Additive vs Subtractive rights

I’ve been thinking a lot about individual rights and progressive policies lately. The rise of the Government-as-snooping-boogeyman with all the Snowden NSA-related leaks, individual or collective hackers penetrating every software services there is, my own privacy, our collective security, my own happiness, our collective moral strata. I’m going to think out loud here: these aren’t fully-formed thoughts, there’s likely massive holes in logic, and likely others far smarter have written far deeper about any piece. But I wanted to invite conversation.

In general, I’ve come down to this idea: when making policy, it is progressive to put the individual before the group when creating an additive right. Conversely, it is progressive to put the group before the individual when creating a subtractive right. What do I mean by these? let’s dig:

Additive Right

In my mind, this creating a new “allowance” in policy, morality or law, that was not previously there. The prime example in my mind is marriage rights. Ages ago, inter-racial marriage was not allowed. It was a progressive change to add that right for all of society: that is, it was better for the whole to allow this than to listen to the individual right to disagree with this. Gay marriage follows the same rules. Allowing gay marriage will disappoint individuals who disagree with this rule, but I’d argue it is a greater good for the group to allow this: more people will be made happy, without directly removing anything from any one person. In my mind, most moral judgements that change tend to be additive rights: Marriage rights, drug legalization, sex-work laws — they’re more likely to reflect growing trends and changes in moral thought, and thus while yes — cause consternation for those who do not yet agree with these changes to moral code — do no particular harm either.

Subtractive Right

These are policies and laws that remove or diminish rights of people. Most policing laws would be subtractive: you can not do X. Much regulation and oversight is likewise (Gun control laws, environmental regulation). Security/spy lays are similarly subtractive because they diminish privacy. These laws generally cause me the most internal anguish — for instance: I intensely value privacy and the (currently default) assumption that I have a right to private communications & thought. On the flip-side, I also agree that there should be regulation of “dangerous” things: Guns, Industrial development, vehicular safety, finance. I recognize that when I agree that guns should be regulated, I give up some privacy & anonymity. When industry is regulated, the collective wins safety, but the individual loses flexibility and possibly profit. Conversely though, and this is where I start to twist into moral-argument pretzels: there’s Ben Franklin’s famous axiom:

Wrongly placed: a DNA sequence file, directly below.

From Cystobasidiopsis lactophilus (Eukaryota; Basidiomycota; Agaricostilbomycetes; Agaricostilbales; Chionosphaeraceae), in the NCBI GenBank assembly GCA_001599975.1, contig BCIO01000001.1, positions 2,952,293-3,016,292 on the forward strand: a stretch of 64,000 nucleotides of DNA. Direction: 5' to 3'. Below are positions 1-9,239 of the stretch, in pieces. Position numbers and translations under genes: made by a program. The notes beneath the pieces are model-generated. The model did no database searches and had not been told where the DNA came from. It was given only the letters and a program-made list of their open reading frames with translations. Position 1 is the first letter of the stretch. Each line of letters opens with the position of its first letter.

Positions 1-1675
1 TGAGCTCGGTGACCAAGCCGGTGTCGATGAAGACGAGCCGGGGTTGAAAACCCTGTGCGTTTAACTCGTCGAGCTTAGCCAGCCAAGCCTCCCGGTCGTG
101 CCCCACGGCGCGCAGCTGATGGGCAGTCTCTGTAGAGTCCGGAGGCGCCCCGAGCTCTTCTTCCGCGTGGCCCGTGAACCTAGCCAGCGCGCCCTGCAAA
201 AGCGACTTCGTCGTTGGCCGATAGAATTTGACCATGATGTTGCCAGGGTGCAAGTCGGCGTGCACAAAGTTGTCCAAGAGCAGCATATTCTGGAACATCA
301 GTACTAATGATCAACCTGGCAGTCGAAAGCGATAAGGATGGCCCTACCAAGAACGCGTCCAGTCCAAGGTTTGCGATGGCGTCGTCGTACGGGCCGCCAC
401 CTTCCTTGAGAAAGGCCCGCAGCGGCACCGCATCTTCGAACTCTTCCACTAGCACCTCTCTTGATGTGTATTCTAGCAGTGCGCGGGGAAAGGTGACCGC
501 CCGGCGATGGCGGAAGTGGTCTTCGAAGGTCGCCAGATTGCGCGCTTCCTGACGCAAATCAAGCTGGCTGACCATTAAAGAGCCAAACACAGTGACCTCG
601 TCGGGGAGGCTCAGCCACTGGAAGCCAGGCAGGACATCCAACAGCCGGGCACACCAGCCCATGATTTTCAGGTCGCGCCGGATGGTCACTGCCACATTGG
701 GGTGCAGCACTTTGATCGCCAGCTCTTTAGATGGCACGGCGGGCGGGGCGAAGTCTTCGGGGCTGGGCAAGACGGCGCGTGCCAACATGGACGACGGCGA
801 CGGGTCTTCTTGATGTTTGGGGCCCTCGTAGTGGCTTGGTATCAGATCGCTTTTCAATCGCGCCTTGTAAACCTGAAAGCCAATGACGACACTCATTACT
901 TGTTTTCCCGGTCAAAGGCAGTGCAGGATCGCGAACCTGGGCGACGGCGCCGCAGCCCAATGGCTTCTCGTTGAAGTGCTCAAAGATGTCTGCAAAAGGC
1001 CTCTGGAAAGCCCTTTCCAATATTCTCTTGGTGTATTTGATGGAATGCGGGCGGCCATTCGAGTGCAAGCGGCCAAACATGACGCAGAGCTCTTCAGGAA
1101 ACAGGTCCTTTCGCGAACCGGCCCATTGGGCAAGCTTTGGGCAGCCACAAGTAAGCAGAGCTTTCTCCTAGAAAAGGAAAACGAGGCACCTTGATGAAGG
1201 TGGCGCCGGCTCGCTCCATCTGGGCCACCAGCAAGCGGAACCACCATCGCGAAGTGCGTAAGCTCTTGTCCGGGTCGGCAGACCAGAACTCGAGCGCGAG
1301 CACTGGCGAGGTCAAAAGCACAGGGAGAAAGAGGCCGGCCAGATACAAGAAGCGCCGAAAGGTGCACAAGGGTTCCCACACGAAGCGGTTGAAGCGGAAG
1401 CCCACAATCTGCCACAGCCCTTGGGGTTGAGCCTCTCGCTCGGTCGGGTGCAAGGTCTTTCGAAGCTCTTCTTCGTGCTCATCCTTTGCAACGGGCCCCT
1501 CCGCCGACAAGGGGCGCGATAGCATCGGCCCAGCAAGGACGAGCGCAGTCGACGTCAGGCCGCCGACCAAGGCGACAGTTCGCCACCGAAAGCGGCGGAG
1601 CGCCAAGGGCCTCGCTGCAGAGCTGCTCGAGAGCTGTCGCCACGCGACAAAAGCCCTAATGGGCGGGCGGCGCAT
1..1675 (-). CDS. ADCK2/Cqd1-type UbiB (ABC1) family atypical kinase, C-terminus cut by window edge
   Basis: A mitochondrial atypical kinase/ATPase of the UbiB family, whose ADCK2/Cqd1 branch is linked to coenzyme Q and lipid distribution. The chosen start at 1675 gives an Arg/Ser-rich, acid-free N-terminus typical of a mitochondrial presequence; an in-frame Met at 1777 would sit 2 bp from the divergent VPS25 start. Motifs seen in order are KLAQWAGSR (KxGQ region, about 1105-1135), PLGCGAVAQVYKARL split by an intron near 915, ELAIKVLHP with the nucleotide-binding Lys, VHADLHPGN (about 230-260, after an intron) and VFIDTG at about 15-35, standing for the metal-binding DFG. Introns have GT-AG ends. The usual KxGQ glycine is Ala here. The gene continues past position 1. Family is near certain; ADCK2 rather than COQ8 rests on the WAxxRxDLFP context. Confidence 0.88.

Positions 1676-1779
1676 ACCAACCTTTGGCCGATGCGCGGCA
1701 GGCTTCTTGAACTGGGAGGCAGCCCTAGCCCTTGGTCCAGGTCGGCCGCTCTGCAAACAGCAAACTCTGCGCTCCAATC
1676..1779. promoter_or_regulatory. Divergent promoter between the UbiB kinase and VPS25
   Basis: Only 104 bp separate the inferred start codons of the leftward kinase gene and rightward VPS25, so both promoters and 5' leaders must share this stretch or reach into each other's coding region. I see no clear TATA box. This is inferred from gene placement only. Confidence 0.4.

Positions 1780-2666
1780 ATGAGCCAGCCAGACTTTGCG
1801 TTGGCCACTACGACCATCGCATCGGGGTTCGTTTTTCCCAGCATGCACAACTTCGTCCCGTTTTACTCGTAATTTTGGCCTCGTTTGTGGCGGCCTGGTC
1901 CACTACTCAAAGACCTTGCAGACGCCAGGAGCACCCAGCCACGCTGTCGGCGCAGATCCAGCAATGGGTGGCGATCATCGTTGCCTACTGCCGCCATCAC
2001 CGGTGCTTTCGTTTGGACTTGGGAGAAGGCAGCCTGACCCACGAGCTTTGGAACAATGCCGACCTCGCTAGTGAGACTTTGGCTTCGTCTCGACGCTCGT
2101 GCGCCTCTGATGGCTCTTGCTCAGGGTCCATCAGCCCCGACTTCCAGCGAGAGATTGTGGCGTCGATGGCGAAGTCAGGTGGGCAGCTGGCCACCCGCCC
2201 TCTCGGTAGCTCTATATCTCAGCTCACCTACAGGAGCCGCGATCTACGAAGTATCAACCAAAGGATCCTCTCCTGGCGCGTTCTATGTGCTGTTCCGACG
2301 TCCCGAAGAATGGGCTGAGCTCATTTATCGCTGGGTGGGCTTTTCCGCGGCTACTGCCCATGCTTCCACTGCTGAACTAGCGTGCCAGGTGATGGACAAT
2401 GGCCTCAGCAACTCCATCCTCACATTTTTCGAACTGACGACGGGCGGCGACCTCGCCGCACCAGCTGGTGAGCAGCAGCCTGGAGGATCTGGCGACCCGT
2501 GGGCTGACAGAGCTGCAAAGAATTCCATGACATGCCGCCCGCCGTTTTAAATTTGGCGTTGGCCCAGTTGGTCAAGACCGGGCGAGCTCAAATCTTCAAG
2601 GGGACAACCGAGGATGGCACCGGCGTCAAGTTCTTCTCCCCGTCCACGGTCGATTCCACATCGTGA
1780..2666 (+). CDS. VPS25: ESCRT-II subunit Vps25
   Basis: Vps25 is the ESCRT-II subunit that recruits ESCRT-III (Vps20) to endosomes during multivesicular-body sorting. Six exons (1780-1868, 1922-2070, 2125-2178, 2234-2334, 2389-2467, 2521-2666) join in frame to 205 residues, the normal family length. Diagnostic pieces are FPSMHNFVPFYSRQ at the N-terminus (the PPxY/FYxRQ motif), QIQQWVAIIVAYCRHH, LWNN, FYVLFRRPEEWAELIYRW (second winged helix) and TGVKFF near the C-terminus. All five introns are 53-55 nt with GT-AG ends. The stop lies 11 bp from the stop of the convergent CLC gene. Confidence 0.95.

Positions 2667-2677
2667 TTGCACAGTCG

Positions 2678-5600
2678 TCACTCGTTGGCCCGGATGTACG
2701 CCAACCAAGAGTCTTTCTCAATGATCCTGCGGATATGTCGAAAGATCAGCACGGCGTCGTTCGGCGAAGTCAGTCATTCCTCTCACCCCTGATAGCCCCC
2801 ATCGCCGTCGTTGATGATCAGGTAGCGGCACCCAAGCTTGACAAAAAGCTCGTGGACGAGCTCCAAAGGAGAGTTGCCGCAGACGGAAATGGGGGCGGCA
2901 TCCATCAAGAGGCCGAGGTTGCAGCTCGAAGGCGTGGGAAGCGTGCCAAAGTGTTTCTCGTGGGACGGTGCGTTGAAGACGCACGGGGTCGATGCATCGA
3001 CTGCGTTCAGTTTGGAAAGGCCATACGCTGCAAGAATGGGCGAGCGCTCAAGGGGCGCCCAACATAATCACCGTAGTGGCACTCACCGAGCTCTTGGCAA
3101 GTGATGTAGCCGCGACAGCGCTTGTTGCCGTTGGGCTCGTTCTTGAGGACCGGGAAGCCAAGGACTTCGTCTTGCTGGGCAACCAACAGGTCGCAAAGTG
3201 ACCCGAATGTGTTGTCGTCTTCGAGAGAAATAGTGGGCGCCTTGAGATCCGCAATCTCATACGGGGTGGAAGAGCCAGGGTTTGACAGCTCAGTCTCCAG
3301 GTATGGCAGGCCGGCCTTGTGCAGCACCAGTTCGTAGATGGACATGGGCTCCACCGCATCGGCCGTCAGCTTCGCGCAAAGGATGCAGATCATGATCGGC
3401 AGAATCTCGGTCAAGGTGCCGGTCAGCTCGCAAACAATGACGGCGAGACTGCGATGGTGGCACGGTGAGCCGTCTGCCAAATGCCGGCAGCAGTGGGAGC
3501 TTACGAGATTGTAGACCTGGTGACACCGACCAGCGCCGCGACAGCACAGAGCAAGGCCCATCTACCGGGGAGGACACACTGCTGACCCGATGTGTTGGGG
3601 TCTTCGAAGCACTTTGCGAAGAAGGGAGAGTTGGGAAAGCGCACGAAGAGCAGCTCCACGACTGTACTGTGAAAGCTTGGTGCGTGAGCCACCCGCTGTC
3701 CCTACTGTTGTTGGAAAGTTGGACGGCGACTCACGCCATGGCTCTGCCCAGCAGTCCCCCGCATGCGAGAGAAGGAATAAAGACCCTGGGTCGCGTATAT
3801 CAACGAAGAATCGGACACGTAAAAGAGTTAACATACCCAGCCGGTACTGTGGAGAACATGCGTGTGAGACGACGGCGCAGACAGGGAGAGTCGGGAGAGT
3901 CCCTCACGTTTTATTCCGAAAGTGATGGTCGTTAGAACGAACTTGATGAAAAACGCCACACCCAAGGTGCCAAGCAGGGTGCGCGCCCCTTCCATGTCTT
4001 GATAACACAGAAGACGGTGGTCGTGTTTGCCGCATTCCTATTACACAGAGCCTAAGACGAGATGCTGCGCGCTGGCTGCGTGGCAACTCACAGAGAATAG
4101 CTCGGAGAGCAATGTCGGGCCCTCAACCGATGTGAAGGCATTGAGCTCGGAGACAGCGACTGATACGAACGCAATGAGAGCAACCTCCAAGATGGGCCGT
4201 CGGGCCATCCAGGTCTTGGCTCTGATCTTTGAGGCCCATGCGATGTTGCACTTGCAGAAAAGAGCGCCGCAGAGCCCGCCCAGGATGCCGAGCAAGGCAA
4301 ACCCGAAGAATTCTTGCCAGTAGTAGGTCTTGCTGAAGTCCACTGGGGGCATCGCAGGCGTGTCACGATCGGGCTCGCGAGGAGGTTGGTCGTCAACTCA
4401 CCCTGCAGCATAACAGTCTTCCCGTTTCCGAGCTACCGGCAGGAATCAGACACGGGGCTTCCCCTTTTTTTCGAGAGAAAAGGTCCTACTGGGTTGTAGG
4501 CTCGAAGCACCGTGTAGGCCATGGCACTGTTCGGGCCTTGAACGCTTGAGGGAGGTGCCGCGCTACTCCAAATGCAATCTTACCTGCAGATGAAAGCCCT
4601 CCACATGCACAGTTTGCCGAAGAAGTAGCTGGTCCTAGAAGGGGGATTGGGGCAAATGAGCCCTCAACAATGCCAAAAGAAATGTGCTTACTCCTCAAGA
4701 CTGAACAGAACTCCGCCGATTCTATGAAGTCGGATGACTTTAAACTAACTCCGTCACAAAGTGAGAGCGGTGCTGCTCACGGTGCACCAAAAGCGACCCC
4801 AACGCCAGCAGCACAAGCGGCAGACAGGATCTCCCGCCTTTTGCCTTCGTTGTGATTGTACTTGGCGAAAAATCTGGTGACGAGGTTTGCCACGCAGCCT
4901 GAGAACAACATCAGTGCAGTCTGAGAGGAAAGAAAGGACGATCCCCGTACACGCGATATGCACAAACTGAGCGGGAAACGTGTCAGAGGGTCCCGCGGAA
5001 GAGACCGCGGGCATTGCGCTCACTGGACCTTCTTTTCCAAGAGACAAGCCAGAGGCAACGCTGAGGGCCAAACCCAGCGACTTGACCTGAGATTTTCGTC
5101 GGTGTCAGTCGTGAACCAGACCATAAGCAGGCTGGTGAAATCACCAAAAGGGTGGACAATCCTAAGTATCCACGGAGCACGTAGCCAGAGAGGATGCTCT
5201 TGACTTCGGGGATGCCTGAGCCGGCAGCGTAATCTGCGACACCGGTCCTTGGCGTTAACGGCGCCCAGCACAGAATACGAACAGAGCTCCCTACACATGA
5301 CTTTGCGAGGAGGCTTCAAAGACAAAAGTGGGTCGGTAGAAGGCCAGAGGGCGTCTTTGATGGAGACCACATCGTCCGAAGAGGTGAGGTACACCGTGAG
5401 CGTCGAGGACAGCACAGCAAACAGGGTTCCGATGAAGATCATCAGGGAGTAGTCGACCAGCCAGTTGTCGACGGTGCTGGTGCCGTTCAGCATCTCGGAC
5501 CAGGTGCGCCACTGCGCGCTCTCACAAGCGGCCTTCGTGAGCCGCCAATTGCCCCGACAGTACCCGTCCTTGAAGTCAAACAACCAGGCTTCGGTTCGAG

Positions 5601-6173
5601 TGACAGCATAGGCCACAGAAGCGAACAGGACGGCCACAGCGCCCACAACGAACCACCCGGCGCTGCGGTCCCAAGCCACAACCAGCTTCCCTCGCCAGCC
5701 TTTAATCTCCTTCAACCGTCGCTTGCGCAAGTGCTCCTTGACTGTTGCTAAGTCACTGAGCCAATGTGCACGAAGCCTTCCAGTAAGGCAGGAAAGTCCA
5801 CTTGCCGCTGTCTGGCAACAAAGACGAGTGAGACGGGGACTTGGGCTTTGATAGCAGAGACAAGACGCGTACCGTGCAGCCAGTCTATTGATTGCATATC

They that can give up essential liberty to obtain a little temporary safety deserve neither liberty nor safety

In general, I believe that hacking/snooping is contemporary warfare. I believe information warfare reduces state power and empowers “rogue” actors. I believe it is the right of the government to defend not just itself, but its citizens, both human and corporate, from this. Conversely, I don’t believe that the government should be able to listen to everything all the time in an attempt to do this. But where the tipping point is? I don’t know. Pervsasive snooping on citizenry is definitely a subtractive policy: it subtracts liberty & privacy. Because we’re, as a whole, likely better off by abrogating the privacy of a few individuals by a policy like this, it could be seen as a progressive policy. But — state-monitoring has long been the tool of the autocratic Right. Socialist governments regulate, Autocratic governments dictate, right? But here’s what’s worrying me about this:

  1. I keep falling into this philosophical quagmire wherein I find myself agreeing with some laws and not others, without a consistent framework of evaluation: it comes down to “I like that” and “I don’t like that”, which is a terrible means of evaluation.
  2. Democratic fundamentals: debate, compromise, free-expression seem to be increasingly incapable of keeping up with a technocratic society, in which information is free (in terms of cost), but simultaneously hugely expensive (in terms of privacy). I’d always believed more information would be better for debate — but it appears to be the opposite, because when information costs nothing to have, the channels of distribution become increasingly valuable and thus susceptible to control.
  3. As a developer, I’m complicit in the rise of this massively overwhelming information store that threatens & offers progress. I’m very conflicted: Massively distributed communication tools (the web, social media)are amazing for progressive ideals: yet these very tools are inherently compromised by the security/monitoring apparatus that we dislike. Here I am writing words, for free, on a site owned by a foreign corporation whose corporate policies & submission to their government’s laws I have no influence over. But even writing on my own site: It’s still on a server owned by someone else — I just rent space. Even in my own home, it would be connected via servers owned by a company — but I’m not sure is that’s better or worse than being a government pipe?

Wow. I sort of digressed there. I don’t know how to continue this. More thought, more books, more time?

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